Thelen's New York landlord obtained a key court ruling late Thursday that could drive the firm's other unsecured creditors to force it into bankruptcy.
Los Angeles County Superior Court Judge Brett Klein granted the landlord, 875 3rd Avenue LLC, a writ of attachment reserving $25 million of Thelen's assets for it. A similar court order in December quickly threw Heller Ehrman into bankruptcy.
The writ bumps all unsecured creditors behind the landlord in line for Thelen's money. Those unsecured creditors include Thelen's employees, who have filed a class action against the firm estimated to be worth as much as $25 million.
"We haven't decided what we are going to do in response, but it seems likely now that Thelen will be in bankruptcy in the next 90 days," said Craig Collins of litigation boutique Blum Collins, which represents Thelen's employees in the class action.
Collins said they are considering forcing the firm into bankruptcy. Three creditors can force a bankruptcy if they are owed more than $13,475.
But the drawback of a bankruptcy is that more of the debtor's money goes to pay lawyers instead of creditors, Collins said. Attorneys working on Heller's bankruptcy have already asked for more than $2 million in fees.
"The lawyers that feed on the bankrupt carcass are expensive," Collins said. "The bankruptcy sucks a lot out of the estate that otherwise would go to creditors."
In any bankruptcy, each employee has claims of about $10,000 that take priority over other unsecured creditors. Thelen estimates that the priority claims would total around $6 million for Thelen's former employees.
Citibank, Thelen's only secured creditor, is still owed $9 million, while Thelen estimates in court filings it's still owed $40 million in accounts receivable.
It's unclear how many unsecured creditors Thelen has besides its former employees. The firm has settled with its San Francisco landlord, with Reed Smith moving into the firm's old office space.
Thelen's attorneys at Latham & Watkins downplayed the significance of the order, saying it will have "no effect" on Thelen's wind-down effort. Partner Wayne Flick said there isn't money available for the landlord to seize.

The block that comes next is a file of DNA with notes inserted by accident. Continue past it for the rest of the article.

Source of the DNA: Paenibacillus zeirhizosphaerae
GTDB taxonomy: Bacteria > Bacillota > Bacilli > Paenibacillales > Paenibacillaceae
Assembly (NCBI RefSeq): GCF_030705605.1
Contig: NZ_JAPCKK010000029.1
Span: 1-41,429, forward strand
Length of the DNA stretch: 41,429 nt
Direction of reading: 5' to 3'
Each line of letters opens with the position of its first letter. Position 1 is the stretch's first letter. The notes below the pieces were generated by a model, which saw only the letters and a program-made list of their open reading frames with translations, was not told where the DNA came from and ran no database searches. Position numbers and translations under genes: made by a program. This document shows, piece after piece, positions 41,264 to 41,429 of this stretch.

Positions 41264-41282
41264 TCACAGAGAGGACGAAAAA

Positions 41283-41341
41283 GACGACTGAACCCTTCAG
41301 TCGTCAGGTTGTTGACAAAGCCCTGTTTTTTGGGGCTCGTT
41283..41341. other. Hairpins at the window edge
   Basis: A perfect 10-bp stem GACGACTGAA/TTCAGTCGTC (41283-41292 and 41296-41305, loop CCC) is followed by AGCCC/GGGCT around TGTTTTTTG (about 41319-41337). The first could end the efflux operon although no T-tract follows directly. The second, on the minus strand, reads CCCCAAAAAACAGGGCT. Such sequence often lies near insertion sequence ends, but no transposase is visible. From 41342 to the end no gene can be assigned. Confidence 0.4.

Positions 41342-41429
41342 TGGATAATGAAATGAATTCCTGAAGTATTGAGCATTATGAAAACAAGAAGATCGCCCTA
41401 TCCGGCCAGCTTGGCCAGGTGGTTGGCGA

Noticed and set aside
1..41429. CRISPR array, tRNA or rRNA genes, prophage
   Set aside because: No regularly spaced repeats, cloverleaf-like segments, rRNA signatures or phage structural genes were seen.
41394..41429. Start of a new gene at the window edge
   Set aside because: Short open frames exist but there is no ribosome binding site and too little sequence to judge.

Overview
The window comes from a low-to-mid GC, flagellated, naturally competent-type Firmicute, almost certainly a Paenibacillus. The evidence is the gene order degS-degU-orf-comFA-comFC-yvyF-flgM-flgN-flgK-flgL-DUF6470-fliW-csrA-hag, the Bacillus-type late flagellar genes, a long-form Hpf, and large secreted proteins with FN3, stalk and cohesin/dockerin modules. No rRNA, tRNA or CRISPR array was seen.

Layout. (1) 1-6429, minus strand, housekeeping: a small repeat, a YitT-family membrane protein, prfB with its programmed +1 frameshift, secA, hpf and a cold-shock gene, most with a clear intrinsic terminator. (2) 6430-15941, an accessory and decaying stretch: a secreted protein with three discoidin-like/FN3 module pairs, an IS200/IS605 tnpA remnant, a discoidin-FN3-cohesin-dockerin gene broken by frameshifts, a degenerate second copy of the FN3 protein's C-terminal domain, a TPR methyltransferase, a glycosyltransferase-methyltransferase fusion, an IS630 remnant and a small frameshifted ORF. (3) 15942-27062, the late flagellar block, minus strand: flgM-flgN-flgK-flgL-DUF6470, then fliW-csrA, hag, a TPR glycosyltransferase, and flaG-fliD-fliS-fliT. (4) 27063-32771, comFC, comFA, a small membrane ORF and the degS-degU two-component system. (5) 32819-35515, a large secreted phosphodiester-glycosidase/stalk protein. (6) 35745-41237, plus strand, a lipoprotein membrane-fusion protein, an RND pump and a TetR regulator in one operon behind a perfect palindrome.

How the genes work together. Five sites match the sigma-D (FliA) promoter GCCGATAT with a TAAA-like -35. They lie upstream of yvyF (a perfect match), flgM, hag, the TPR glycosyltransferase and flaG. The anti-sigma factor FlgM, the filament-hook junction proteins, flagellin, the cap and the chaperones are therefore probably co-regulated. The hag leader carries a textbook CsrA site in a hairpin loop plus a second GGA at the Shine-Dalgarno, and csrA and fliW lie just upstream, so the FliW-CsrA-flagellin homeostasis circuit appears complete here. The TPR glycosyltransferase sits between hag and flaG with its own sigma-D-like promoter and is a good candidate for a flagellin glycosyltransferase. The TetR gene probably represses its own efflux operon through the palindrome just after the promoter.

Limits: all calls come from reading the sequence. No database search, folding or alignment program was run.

"No assets have been attached, and none may be at this time because Citibank and Thelen's former employees have significant claims that have priority over the claim of the New York landlord," he said in an e-mail. "Thelen continues to work outside of bankruptcy to wind down its affairs in an orderly manner and in a way that maximizes the potential recovery for its creditors."
Like any other move that affects a debtor's financial status, the writ is obviated if Thelen files for or is forced into bankruptcy within 90 days. The bankruptcy would put all unsecured creditors back on equal footing.
In December, the writ granted to Heller's landlord infuriated Heller's lawyers, and led bankruptcy attorneys not related to the case to predict that bankruptcy was imminent because such writs are considered extremely aggressive and make other creditors uneasy. Nine days later, Heller landed in bankruptcy court. However, the quick timing was likely more related to a "clerical error" that threw Bank of America's status as a creditor into doubt. There's no indication such a situation exists for Thelen, and Citibank is apparently the one with first dibs on its money, in or out of bankruptcy.
Thelen said it would dissolve in October after partner defections over the previous year triggered a lending covenant that puts the firm's bank in charge of expenditures.
The attorney for Thelen's landlord, Todd Whitman at the Century City office of Allen Matkins Leck Gamble Mallory & Natsis, would not say whether the landlord preferred a bankruptcy.
"Plaintiff was happy with the court's ruling and didn't want to speculate as to what Thelen's next moves would be," Whitman said.